I'm afraid the time has come. With my son I dragged out the process for months, returning to full-blown nurse-athons with every sniffle and elevated temperature. This time around I'm determined to get it over in one clean swoop. Like a SpongeBob bandaid that has bonded with my four-year-old son's leg hair after two weeks, 14 baths and three trips to the pool, I expect the separation to be painful, but I hold out hope that the agony will subside quickly if I give it one big tug and be done with it. In my son's case, I walked around smelling like an Irishman on St. Patty's Day with flattened cabbage leaves in my bra to ease the discomfort. I've got a couple of heads chilling in the crisper as I write this.
My daughter LOVES nursing. She loves everything about it--especially my nipples which she refers to lovingly as "me-me."(a.k.a., "Mine, all mine"). Like a heroin addict waiting for her fix, the preparation has become as much a part of the high as the drug itself. Her body twitches and her fingers tap with anticipation while I pull her into our special hold, lift my shirt as descretely as possible, unsnap my bra with the ease that only comes from years of experience and present my breast for her enjoyment. She loves the minutes (many, many, many of them) spent suckling for milk that's often spiked with chocolate (okay, and an occasional beer) and staring at (and fondling) the fleshiest part of me. "Me-me," my daughter girgles in her drunken daze and grins with a love few of us have ever known. My guilt is palpable.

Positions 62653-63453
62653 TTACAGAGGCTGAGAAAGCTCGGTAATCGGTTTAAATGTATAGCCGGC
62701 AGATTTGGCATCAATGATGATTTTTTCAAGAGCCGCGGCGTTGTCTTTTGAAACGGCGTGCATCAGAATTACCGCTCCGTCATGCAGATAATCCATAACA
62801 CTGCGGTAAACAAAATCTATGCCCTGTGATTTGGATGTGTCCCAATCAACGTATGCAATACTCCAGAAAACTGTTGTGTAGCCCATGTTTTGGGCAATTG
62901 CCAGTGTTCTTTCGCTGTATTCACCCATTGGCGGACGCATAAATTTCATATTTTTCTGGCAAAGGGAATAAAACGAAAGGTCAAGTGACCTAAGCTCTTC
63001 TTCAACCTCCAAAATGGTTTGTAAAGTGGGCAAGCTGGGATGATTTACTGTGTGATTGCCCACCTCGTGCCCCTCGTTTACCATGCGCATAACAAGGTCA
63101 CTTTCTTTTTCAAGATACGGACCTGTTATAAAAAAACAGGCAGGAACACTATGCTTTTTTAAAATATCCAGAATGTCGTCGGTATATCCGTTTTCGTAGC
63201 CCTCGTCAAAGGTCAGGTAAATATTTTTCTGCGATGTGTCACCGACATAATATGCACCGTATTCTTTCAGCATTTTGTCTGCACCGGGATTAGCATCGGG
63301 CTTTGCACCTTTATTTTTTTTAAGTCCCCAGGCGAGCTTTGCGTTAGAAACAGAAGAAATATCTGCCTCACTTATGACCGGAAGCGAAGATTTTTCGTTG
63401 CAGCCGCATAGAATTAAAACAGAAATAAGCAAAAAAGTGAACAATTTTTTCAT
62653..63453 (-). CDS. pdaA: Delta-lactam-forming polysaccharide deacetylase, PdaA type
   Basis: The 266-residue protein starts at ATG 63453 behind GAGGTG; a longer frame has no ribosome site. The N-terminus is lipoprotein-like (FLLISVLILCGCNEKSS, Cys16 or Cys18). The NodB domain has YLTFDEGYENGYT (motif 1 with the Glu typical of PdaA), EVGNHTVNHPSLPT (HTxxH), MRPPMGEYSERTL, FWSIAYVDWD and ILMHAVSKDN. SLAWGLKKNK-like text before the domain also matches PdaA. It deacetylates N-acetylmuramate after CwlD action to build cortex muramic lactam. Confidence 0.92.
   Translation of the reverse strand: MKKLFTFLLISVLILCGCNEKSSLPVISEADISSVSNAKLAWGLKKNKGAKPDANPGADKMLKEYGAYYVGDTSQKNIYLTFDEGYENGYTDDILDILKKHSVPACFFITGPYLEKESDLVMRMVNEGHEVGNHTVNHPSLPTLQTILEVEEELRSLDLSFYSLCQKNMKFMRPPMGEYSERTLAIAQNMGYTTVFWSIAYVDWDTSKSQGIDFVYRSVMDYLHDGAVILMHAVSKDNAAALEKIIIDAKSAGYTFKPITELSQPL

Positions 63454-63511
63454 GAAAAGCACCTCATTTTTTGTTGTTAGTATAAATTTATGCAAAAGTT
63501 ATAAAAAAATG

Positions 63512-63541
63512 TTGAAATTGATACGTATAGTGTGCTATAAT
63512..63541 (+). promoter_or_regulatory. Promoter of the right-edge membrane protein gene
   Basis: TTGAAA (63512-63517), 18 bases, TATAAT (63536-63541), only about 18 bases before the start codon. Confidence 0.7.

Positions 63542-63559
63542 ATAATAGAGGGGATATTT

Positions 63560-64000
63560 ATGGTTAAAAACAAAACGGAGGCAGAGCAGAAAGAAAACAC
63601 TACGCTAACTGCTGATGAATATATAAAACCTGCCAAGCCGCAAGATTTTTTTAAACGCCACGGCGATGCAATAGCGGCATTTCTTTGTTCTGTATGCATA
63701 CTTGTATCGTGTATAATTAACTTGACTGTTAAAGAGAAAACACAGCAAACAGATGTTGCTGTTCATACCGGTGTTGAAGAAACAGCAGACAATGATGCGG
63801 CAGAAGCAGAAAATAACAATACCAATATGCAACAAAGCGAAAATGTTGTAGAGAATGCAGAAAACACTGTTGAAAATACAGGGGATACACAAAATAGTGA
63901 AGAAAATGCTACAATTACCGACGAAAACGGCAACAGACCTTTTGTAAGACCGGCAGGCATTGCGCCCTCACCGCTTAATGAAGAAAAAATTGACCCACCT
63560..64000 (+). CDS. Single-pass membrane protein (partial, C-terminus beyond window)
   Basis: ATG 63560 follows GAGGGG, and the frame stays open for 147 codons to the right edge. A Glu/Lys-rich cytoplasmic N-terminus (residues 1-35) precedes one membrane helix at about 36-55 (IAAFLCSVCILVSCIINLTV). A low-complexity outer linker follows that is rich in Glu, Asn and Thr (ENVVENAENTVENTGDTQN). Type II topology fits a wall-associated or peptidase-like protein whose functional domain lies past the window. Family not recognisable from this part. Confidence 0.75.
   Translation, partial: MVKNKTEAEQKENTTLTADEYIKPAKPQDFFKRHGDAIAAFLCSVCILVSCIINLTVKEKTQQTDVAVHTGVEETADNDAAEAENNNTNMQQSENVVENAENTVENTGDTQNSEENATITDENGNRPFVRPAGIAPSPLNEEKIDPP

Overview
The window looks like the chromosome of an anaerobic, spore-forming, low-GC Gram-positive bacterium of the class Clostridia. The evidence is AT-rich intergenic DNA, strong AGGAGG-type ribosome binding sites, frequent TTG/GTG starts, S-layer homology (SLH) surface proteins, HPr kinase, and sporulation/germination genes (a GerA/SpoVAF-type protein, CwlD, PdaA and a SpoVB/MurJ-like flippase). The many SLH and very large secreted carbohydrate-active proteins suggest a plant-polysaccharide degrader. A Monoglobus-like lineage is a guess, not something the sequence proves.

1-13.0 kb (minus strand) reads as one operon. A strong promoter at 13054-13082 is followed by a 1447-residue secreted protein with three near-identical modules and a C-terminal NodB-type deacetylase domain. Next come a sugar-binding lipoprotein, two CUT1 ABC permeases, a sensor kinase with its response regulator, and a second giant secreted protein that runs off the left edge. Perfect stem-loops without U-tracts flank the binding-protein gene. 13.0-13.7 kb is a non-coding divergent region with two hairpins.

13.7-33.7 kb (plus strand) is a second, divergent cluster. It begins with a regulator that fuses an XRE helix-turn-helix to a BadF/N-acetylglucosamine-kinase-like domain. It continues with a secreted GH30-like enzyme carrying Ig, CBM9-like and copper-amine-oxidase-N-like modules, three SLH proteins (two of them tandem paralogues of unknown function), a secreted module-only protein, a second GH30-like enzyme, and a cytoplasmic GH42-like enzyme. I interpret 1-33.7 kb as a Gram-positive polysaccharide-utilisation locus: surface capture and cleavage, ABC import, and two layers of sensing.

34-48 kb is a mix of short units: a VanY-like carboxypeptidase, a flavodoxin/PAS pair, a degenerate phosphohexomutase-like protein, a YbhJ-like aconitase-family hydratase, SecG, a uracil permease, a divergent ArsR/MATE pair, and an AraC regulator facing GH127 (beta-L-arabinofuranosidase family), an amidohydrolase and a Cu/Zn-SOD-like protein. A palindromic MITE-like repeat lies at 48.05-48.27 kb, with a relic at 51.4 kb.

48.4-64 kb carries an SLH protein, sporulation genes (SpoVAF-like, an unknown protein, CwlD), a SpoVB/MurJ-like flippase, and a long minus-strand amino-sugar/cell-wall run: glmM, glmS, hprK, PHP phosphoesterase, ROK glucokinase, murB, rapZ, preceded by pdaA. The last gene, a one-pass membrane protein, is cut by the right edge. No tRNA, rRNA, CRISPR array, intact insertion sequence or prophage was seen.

My Mac-OS-X dictionary provides the following definition for "wean": accustom someone to manage without something on which they have become excessively fond, as in the doctor tried to wean her off the sleeping pills. I try to imagine life without nursing my insatiable baby girl and the thought hurts me, both with anticipation of the physical repercussions and the emotional loss of what both of us have become excessively fond, but I'm afraid the time has come. Ouch.